Born in Warsaw, Poland in 1867, Maria Sklodowska would become one of the greatest scientists of her era. After emigrating to France, Marie (as she was known there) would work with and eventually marry another scientist, Pierre Curie, with whom she would be awarded the Nobel Prize in Physics for their research on radioactivity. Over a decade later, she would be awarded a second Nobel Prize for discovering the elements radium and polonium (named for her country of birth). Join Active Minds as we examine the remarkable life of Marie Curie.
Key Lecture Points
- Maria Sklodowska was born in Warsaw in 1867 at a time when Poland was an occupied part of the Russian Empire. Her parents were Polish nationalists, both of them esteemed educators, who suffered financially and professionally for their advocacy for Polish sovereignty. Known as “Manya” as a child, her difficult upbringing was compounded by the loss of an older sister and her mother when she was young.
- Despite these challenges, Maria demonstrated a keen intellect and academic capability, supported at home by her father, a secondary school teacher of physics and mathematics. Restricted from pursuing her academic interests because of her parents’ difficulties and her gender, Maria continued her pursuits via an underground school run by Polish nationalists.
- By the age of 24, Maria had saved enough money to move to Paris to attend the Sorbonne where she came to be known as Marie. She met a fellow scientist, Pierre Curie whom she married soon thereafter. They would have two children together and would work together to change the scientific world.
- A physicist and chemist, the discoveries of Marie Curie profoundly impacted science and the world. Curie discovered the new elements of polonium and radium which changed the conventional scientific wisdom of the nature of atoms. She also coined the term “radioactivity” along with new understandings of its usefulness and power.
- For these efforts, she would earn a Doctorate from the Sorbonne and the Nobel Prize in Physics in 1903 (the first woman to achieve either of these accolades). After the tragic death of her husband, Marie would continue her path-breaking work, earning the Nobel Prize in Chemistry in 1911, making her the first and still only person to win Nobel prizes in different scientific categories.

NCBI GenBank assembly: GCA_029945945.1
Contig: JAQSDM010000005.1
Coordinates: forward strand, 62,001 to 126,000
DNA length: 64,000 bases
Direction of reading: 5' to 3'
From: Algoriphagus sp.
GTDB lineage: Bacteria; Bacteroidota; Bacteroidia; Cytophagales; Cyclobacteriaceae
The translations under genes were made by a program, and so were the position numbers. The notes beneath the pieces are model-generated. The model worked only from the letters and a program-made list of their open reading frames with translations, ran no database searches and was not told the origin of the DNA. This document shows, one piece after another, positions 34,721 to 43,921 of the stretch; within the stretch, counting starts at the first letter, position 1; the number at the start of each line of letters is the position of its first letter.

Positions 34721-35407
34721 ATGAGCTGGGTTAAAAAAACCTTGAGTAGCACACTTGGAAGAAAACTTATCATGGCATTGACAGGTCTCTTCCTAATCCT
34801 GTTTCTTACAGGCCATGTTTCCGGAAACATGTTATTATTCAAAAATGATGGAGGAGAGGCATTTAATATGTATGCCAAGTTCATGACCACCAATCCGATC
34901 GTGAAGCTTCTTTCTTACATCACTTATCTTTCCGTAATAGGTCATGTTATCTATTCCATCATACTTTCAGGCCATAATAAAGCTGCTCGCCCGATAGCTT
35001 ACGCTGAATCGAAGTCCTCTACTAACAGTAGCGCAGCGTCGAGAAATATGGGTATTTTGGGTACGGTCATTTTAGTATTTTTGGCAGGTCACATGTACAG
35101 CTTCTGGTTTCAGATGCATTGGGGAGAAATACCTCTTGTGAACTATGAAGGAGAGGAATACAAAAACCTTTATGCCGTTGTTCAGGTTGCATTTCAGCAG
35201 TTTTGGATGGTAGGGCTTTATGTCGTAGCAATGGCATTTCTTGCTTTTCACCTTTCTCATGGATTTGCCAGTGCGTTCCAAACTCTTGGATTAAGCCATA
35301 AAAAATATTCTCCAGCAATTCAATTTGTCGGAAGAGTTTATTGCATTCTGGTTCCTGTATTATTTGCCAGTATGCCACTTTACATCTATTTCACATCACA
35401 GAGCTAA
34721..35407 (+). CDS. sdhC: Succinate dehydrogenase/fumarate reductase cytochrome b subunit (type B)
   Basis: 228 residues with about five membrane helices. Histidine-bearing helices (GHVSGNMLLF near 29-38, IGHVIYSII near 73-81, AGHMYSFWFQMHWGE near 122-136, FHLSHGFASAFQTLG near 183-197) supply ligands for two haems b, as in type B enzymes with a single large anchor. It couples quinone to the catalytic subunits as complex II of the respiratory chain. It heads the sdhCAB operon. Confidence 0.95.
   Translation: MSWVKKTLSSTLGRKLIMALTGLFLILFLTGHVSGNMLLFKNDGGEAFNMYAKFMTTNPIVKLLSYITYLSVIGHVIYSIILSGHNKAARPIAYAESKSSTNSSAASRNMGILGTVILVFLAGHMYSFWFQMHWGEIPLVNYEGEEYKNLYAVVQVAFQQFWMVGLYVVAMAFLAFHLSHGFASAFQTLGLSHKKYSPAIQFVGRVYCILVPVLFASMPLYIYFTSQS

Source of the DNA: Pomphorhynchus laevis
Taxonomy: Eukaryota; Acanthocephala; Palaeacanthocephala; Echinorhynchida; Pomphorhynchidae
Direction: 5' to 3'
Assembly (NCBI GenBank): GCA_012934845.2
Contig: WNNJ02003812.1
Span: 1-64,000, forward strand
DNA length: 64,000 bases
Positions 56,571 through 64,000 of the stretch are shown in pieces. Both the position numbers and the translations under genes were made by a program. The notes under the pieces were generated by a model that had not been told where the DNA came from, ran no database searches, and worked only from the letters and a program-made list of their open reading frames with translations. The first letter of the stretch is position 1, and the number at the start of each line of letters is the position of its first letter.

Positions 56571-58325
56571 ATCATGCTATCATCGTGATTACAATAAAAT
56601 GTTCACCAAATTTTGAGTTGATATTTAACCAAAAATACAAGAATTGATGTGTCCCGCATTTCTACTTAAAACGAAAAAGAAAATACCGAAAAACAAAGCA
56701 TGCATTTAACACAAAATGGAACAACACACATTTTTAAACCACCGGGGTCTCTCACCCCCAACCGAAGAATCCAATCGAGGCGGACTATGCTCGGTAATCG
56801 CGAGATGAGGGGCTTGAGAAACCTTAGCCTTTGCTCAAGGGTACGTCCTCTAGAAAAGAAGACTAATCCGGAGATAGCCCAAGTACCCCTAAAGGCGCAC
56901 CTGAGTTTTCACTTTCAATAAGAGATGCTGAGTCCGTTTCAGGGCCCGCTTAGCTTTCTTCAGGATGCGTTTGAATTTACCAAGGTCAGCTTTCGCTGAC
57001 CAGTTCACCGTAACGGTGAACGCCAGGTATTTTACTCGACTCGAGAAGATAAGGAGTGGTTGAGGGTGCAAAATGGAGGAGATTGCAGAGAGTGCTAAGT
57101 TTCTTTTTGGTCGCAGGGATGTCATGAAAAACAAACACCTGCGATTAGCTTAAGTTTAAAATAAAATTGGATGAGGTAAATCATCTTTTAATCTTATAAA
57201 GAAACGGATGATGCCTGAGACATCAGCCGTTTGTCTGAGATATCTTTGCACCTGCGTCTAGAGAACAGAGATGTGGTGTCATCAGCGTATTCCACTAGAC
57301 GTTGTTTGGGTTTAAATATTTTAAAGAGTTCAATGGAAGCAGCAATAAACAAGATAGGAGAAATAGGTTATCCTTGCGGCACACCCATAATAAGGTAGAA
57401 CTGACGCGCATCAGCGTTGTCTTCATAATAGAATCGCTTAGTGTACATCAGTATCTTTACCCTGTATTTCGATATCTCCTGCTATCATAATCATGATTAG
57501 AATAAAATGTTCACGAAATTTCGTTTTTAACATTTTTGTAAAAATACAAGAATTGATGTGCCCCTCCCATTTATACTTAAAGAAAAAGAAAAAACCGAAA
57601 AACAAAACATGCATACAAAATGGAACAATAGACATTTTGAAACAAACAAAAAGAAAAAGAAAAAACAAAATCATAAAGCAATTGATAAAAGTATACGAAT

- Curie’s decades of experimentation in radiation came at an expense. Throughout her adult life she suffered from the physical effects of radiation exposure. She died in 1934 at the age of 66.
- Operating in a late 19th - early 20th century world dominated by men, Marie Curie’s accomplishments as a woman in science are all the more remarkable. Throughout her life she fought against overt prejudice that sought to deny her proper recognition for her work. In 1995, 61 years after her death, Marie Curie became the first woman to be entombed in the Paris Panthéon on her own merits.
- How do you think her childhood shaped Marie Curie’s life?
- How did Marie Curie’s discoveries shape the modern world?
- Did the realm of science become more welcoming to women because of Marie Curie’s revolutionary discoveries?
More to Explore
- Marie Curie biography Click here
- Atomic Heritage Foundation Click here
- Smithsonian magazine Click here
Books for Further Reading
- Cantor, Jillian. Half Life: A Novel. Harper Perennial, 2021. 416 pages. A work of fiction, Cantor’s novel envisions what Maria Sklodowka’s life (and the world as a whole) would have looked like if her love for Zazimirz Zorawski had resulted in the marriage she aspired to before moving to Paris and changing the world with her scientific discoveries.
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- Emling, Shelley. Marie Curie and Her Daughters: The Private Lives of Science’s First Family. St. Martin’s Griffin, 2013. 256 pages. Emling draws on personal letters to show how Marie influenced her two daughters while also allowing them to forge their own paths.
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- Redniss, Lauren. Radioactive: Marie & Pierre Curie: A Tale of Love and Fallout. Dey Street Books, 2015. 208 pages. A visual biography of the remarkable life of Marie Curie.
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